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University of Cambridge scientists help sequence Beethoven’s genome

Ludwig van Beethoven’s genome has been sequenced for the first time by an international team of scientists using five genetically matching locks of his hair.

The study’s lead author is Tristan Begg, a final year biological anthropology PhD researcher from the Department of Archaeology and Clare Hall, University of Cambridge.

Beethoven. Picture: iStock
Beethoven. Picture: iStock

The research uncovers important information about the composer’s health and poses new questions about his recent ancestry and cause of death.

The study, published in Current Biology, shows that DNA from five locks of hair – all dating from the last seven years of Beethoven’s life – originate from a single individual matching the composer’s documented ancestry.

By combining genetic data with closely examined provenance histories, researchers conclude these five locks are “almost certainly authentic”.

Tristan said: “We can surmise from Beethoven’s ‘conversation books’, which he used during the last decade of his life, that his alcohol consumption was very regular, although it is difficult to estimate the volumes being consumed.

“While most of his contemporaries claim his consumption was moderate by early 19th century Viennese standards, there is not complete agreement among these sources, and this still likely amounted to quantities of alcohol known today to be harmful to the liver.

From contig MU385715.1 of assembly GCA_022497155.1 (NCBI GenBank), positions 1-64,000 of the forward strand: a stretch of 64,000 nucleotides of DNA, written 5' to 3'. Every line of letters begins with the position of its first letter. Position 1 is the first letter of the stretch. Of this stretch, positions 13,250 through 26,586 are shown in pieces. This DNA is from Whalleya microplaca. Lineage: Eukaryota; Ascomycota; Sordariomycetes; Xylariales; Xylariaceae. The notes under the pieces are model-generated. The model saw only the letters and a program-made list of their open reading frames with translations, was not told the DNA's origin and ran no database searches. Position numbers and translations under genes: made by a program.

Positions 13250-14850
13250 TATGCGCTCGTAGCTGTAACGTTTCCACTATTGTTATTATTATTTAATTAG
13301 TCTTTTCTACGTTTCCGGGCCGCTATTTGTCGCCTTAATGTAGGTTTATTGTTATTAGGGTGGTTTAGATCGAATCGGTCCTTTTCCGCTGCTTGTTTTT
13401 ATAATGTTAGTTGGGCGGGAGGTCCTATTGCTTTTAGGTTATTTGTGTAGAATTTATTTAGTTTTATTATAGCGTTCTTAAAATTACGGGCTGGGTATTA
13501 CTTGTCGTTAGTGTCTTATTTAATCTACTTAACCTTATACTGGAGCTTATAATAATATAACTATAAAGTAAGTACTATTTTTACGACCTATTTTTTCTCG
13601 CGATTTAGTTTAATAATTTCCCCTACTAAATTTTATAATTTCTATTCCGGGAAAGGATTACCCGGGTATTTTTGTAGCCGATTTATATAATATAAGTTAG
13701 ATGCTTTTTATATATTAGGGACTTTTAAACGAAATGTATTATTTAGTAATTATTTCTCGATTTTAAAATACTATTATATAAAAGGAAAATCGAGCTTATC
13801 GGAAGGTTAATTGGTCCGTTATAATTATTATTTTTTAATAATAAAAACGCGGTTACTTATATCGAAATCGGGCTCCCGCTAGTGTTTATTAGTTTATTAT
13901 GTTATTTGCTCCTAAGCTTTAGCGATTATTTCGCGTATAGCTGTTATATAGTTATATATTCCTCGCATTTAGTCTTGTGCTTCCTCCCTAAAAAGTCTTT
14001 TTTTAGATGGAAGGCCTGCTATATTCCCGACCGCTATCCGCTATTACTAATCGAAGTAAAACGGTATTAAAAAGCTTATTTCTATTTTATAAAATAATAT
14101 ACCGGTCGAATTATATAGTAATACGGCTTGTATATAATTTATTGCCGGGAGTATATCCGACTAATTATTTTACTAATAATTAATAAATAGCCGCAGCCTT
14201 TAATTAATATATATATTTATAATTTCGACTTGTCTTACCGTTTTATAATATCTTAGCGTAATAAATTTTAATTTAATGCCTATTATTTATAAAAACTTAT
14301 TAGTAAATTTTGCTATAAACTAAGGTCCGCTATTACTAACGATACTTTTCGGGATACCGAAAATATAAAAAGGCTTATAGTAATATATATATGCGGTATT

“If his alcohol consumption was sufficiently heavy over a long enough period of time, the interaction with his genetic risk factors presents one possible explanation for his cirrhosis.”

Beethoven’s hearing loss has been linked to several potential causes, among them diseases with various degrees of genetic contributions. Investigation of the authenticated hair samples did not reveal a simple genetic origin of the hearing loss.

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The research was led by Cambridge, the Ira F Brilliant Center for Beethoven Studies, the American Beethoven Society, KU Leuven, FamilyTreeDNA, the University Hospital Bonn and the University of Bonn, the Beethoven-Haus, Bonn, and the Max Planck Institute for Evolutionary Anthropology, Axel Schmidt at the Institute of Human Genetics at the University Hospital of Bonn said: “Although a clear genetic underpinning for Beethoven’s hearing loss could not be identified, we caution that such a scenario cannot be strictly ruled out.

“Reference data, which are mandatory to interpret individual genomes, are steadily improving. It is therefore possible that Beethoven’s genome will reveal hints for the cause of his hearing loss in the future.”

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